an-evac-killed-by-bus-near-blackpoolIn the 2003 BBC Radio documentary “Evacuation: The True Story,” clinical psychologist Steve Davis described the worst cases, as “little more than a pedophile’s charter.”

Eighty years later, the words “I’ll take that one”, are seared into the memories of more than a few.

Hundreds of evacuees were killed because of relocation, while en route or during their stays at “safe havens”.  Two boys were killed on a Cornish beach, mined to defend against German amphibious assault. Apparently, no one had thought to put up a sign.

Irene Wells, age 8, was standing in a church doorway, when she was crushed by an army truck.  One MP from the house of Commons said “There have been cases of evacuees dying in the evacuation areas. Fancy that type of news coming to the father of children who have been evacuated”.

When German air raids failed to materialize, many parents decided to bring the kids back home.  By January 1940, almost half of evacuees had returned.

980xAuthorities produced posters urging parents to leave the kids where they were, and a good thing, too. The Blitz against London itself began on September 7. The city experienced the most devastating attack to-date on December 29, in a blanket fire-bombing that killed almost 3,600 civilians.

Sometimes, refugees from relatively safe locations were shipped into high-risk target areas. Hundreds of refugees from Gibraltar were sent into London, in the early days of the Blitz. None of them could have been happy to leave London Station, to see hundreds of locals pushing past them, hurrying to get out.

This story doesn’t only involve the British home islands, either.  American Companies like Hoover and Eastman Kodak took thousands of children in, from employees of British subsidiaries.  Thousands of English women and children were evacuated to Australia, following the Japanese attack on Singapore.

62d70d4914a701b66b42480e66c82105By October 1940, the “Battle of Britain” had devolved into a mutually devastating battle of attrition, in which neither side was capable of striking the death blow. Hitler cast his gaze eastward the following June, with a surprise attack on his “ally”, Josef Stalin.

“Operation Steinbock”, the Luftwaffe’s last large-scale strategic bombing campaign of the war against southern England, was carried out three years later.  285 German bombers attacked London on this day in 1944, in what the Brits called the “Baby Blitz”. You’ve got to be some tough cookie, to call 245 bombers a Baby Blitz.

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Late in the war, the subsonic “Doodle Bug” or V1 “flying bomb” was replaced by the terrifying supersonic V2.  1,000 or more of these, the world’s first rocket, were unleashed against southern England, primarily London, killing or wounding 115,000. With a terminal velocity of 2,386mph, you never saw or heard this thing coming, until the weapon had done its work.

15092_0In the end, many family ‘reunions’ were as emotionally bruising as the original breakup.   Years had come and gone and new relationships had formed.  The war had turned biological family members, into all but strangers.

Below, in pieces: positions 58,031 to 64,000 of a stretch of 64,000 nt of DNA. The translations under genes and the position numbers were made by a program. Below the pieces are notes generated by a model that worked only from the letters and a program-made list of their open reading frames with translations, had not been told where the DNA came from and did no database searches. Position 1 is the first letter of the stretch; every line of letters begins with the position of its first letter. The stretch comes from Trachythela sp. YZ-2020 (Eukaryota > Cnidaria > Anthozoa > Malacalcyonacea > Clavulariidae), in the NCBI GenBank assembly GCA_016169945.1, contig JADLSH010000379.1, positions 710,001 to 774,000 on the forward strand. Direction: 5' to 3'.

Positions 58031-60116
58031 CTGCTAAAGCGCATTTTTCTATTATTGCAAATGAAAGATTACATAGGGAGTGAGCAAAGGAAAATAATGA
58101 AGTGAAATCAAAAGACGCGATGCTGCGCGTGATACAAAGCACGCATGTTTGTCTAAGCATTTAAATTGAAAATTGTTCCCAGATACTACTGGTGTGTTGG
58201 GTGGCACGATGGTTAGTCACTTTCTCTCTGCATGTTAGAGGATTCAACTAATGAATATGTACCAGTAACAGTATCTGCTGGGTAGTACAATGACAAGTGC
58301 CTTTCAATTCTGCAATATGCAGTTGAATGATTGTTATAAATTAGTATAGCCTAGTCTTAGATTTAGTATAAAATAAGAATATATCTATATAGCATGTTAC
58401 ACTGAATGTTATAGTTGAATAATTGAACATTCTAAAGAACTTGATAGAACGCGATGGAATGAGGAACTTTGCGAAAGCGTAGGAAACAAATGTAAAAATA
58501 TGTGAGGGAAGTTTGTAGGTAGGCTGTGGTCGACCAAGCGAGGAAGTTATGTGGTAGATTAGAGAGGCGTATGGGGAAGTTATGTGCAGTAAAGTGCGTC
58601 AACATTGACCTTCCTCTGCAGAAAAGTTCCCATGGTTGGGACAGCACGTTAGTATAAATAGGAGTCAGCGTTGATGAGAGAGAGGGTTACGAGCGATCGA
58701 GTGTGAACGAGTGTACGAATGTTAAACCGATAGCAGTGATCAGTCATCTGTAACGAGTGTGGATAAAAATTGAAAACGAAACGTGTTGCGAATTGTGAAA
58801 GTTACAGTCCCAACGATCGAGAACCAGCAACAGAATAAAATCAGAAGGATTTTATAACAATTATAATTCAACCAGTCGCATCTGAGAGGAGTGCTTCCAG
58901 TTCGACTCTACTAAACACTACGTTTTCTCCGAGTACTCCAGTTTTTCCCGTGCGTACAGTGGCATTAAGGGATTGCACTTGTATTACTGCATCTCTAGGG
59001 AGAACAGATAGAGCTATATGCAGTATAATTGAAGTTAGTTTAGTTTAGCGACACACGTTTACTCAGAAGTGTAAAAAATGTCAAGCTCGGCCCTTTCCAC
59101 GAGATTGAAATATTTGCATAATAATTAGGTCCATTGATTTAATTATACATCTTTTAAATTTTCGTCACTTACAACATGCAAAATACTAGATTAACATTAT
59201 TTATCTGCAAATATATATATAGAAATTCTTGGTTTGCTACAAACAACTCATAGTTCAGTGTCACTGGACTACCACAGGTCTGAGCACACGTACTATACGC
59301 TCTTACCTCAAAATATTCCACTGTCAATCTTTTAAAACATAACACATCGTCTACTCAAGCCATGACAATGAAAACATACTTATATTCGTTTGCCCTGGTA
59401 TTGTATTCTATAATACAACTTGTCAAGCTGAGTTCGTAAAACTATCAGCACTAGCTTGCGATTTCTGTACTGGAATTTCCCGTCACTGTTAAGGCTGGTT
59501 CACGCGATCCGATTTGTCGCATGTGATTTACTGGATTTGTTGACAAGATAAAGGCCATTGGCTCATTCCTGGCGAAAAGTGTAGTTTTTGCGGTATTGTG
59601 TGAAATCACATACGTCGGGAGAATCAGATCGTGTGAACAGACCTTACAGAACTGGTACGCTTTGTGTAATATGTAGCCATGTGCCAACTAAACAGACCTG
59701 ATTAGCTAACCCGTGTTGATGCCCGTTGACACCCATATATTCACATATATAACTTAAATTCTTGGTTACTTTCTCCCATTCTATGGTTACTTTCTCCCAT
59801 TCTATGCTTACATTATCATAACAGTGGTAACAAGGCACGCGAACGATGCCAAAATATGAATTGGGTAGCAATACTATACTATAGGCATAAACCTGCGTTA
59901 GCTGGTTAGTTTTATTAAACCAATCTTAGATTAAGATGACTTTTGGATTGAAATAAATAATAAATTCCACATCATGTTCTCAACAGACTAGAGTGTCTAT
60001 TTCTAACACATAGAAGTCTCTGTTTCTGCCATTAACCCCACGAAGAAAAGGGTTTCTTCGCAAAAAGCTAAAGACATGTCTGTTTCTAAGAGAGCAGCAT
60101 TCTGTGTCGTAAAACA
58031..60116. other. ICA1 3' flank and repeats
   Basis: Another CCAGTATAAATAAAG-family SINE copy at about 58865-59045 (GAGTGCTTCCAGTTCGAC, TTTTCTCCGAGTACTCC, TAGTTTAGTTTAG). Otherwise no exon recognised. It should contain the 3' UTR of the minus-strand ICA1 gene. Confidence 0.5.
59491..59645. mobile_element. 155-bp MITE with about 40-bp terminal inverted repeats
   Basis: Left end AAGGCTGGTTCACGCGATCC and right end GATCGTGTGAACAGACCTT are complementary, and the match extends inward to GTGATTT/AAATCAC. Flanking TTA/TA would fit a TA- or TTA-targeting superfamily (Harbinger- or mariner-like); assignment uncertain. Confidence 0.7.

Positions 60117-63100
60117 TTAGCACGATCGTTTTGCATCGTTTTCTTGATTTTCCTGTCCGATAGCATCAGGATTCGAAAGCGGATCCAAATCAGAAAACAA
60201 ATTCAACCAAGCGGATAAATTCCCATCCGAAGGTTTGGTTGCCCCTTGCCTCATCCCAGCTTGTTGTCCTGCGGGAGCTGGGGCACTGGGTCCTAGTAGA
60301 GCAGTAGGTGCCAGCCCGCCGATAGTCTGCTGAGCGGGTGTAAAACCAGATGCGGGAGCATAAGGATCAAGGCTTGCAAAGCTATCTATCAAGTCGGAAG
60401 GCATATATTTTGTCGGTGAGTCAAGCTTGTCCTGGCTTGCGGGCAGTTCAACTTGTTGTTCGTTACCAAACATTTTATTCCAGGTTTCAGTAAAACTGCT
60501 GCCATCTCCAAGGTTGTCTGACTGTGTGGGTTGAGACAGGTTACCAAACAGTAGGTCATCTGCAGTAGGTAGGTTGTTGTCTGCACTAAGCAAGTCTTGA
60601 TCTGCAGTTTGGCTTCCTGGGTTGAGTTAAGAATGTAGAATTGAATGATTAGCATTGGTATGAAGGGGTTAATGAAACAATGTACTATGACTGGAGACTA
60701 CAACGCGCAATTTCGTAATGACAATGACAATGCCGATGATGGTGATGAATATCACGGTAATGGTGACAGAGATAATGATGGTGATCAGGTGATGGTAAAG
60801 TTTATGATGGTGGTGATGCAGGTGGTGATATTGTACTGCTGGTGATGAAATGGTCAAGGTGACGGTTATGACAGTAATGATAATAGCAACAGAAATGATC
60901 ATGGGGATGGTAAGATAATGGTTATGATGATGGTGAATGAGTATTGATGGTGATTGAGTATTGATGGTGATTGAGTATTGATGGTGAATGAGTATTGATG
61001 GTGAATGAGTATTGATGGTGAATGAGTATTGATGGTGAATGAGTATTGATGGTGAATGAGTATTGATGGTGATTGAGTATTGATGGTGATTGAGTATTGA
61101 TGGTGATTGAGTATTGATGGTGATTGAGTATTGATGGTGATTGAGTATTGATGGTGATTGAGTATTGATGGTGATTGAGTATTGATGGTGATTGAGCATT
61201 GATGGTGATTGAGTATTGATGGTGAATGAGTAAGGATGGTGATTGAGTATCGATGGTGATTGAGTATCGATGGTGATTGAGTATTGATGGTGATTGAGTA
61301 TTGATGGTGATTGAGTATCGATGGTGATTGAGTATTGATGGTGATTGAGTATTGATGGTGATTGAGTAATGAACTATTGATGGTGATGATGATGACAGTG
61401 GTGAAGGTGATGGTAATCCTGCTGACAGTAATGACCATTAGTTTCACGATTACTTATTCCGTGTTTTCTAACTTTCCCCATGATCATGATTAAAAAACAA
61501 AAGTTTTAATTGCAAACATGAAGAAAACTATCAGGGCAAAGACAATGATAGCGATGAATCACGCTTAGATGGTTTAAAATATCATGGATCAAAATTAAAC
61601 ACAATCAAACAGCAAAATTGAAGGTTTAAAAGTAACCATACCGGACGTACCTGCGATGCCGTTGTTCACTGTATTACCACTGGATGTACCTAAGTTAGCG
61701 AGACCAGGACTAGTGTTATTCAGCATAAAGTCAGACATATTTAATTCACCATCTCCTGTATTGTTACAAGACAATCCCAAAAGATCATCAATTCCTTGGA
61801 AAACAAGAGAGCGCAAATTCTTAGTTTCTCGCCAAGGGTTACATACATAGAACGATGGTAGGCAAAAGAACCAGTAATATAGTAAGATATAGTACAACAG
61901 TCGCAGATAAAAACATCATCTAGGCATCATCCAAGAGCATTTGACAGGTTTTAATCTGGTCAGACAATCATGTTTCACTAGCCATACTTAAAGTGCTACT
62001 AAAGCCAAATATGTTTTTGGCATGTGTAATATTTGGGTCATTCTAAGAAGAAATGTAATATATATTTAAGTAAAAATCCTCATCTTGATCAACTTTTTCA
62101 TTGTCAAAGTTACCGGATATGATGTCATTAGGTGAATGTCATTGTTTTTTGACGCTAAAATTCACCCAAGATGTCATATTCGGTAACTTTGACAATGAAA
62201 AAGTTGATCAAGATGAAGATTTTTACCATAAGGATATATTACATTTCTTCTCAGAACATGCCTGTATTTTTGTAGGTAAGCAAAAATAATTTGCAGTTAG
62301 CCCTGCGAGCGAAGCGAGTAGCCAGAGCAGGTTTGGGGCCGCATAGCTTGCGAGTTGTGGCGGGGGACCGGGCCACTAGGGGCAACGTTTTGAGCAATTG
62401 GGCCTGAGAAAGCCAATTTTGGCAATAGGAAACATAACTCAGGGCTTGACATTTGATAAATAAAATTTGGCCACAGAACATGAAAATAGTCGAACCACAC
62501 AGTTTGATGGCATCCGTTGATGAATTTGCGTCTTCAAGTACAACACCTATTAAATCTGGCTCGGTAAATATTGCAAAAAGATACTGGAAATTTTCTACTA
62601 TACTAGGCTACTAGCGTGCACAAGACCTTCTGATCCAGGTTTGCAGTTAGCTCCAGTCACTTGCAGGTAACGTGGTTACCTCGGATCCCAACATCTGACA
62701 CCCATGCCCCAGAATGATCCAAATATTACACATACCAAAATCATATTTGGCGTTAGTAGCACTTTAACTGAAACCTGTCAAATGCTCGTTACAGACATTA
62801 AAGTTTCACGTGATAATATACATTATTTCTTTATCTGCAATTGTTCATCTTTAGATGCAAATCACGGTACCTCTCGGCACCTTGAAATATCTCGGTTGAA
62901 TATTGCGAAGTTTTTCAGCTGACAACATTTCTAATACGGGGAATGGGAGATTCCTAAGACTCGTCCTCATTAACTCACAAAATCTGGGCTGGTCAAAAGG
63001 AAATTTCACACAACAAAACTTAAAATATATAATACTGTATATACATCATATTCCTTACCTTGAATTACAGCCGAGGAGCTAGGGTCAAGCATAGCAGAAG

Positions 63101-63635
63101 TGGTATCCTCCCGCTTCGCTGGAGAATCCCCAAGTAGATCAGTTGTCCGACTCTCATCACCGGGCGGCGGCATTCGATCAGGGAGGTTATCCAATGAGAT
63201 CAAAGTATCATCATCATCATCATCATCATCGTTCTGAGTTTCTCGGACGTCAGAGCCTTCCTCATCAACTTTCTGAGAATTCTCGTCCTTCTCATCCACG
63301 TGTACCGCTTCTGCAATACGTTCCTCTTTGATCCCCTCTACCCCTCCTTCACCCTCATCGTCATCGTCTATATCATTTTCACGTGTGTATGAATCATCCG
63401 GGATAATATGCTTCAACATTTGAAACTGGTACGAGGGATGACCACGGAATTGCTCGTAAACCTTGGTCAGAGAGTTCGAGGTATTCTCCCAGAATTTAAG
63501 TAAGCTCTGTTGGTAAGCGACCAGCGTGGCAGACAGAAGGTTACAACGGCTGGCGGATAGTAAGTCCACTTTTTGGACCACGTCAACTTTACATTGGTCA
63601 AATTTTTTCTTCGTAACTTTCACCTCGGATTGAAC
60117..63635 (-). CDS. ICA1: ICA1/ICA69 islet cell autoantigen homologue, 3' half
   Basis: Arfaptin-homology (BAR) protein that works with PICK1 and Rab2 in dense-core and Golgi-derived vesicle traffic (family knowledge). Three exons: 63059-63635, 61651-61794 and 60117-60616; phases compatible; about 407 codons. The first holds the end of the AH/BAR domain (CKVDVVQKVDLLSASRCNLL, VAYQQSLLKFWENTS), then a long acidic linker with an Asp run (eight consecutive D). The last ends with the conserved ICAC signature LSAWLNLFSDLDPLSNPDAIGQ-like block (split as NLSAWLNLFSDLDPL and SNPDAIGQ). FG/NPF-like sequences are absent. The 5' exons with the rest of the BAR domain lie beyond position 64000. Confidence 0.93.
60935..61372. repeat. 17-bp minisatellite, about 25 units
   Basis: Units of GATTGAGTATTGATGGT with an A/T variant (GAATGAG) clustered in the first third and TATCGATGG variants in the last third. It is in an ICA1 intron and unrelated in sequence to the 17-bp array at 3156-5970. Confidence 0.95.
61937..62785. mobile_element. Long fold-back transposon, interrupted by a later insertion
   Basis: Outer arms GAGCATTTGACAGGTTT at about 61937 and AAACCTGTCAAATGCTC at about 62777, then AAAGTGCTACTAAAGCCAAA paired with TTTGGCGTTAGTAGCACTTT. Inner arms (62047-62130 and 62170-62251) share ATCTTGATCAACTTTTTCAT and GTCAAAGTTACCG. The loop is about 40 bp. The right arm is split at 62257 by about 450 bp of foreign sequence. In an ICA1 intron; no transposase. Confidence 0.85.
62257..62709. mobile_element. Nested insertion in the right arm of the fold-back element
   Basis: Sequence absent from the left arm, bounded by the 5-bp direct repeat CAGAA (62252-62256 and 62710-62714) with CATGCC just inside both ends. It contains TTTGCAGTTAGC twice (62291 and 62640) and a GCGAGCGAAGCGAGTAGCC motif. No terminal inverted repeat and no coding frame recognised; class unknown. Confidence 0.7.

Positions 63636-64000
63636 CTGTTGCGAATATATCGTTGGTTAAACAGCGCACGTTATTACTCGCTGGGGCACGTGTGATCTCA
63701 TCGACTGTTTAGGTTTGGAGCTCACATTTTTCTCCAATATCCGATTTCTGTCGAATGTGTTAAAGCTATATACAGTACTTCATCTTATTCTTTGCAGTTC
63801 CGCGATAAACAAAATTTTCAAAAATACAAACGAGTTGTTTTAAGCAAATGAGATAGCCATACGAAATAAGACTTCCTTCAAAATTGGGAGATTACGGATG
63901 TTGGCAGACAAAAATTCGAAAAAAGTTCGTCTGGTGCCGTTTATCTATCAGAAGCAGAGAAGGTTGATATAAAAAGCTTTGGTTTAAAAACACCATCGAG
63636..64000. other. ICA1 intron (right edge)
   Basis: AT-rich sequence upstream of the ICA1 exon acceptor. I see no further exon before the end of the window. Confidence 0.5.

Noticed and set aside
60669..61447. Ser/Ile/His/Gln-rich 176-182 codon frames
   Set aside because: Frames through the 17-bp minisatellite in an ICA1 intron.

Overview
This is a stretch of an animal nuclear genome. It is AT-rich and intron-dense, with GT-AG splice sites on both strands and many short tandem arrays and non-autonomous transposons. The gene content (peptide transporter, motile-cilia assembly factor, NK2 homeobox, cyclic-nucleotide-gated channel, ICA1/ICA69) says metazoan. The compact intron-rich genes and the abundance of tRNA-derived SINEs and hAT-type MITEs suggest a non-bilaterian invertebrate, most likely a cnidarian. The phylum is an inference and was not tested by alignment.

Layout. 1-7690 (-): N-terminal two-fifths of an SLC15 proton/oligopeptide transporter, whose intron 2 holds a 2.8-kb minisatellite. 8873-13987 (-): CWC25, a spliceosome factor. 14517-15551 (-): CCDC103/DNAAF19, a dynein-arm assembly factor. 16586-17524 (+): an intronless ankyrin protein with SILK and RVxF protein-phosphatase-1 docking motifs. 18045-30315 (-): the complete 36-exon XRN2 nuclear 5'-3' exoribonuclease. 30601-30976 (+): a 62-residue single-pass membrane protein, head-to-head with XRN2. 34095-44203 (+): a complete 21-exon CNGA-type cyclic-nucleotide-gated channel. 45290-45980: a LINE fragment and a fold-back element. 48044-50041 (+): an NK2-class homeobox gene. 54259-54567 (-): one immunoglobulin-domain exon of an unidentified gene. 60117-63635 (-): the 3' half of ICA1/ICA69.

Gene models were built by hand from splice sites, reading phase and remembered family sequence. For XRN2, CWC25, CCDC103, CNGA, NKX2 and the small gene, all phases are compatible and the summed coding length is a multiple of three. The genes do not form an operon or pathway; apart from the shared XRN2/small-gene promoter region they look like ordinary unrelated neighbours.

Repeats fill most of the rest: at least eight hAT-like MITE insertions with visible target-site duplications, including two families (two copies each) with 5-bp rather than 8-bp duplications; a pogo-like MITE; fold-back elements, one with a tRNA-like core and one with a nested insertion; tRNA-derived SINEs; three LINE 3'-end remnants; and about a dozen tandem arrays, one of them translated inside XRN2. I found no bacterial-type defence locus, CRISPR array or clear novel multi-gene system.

Richard Singleton remembers the day his mother came, to take him home to Liverpool.  “I had been happily living with ‘Aunty Liz and Uncle Moses’ for four years,” he recalled. “I told Mam that I didn’t want to go home. I was so upset because I was leaving and might never again see aunty and uncle and everything that I loved on the farm.”

Douglas Wood tells a similar story.  “During my evacuation I had only seen my mother twice and my father once,” he recalls. “On the day that they visited me together, they had walked past me in the street as they did not recognise me. I no longer had a Birmingham accent and this was the subject of much ridicule. I had lost all affinity with my family so there was no love or affection.”

The Austrian-British psychoanalyst Anna Freud, daughter of Sigmund Freud, commissioned an examination of the psychological effects of the separation. After a 12-month study, she concluded that “separation from their parents is a worse shock for children than a bombing.”

January 4, 1642  The Three Kingdoms

In the American colonies, the Petition of Right would pop up 129 years later, reflected in the 3rd, 5th, 6th and 7th amendments of the United States’ Constitution.  Four parts in ten, of what we now know as the Bill of Rights.

Agree or disagree with US government policy, what we do in this country we do as a nation.  It would seem absurd to us to see the President and Congress raise separate armies to go to war with one another, yet that’s just what happened in 17th century England.

Queen Elizabeth I passed away without issue in 1603, succeeded by her first cousin twice removed, King James VI of Scotland.  For the first time, the Kingdoms of England and Scotland were united under single rule.

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Royalist attack on the Parliamentary train at the Battle of Edgehill, October 23, 1642

The English Parliament of the age didn’t have a permanent role in government, instead being a temporary advisory body, summoned and dismissed at the will of the King.  Practically speaking, the King had no means to enforce his will on matters of taxation, without the consent of the “gentry”, the untitled land-owning classes who were the primary means of national tax collection.  This gave rise to an elected “House of Commons”, joining the House of Lords to form a Parliament.

James thought of Kings as “little Gods on Earth”, and had long gotten whatever he wanted from a supine Scottish Parliament.  The English Parliament was another matter.  James’ entire reign and that of his son Charles I, was one long contest of wills with the English governing body.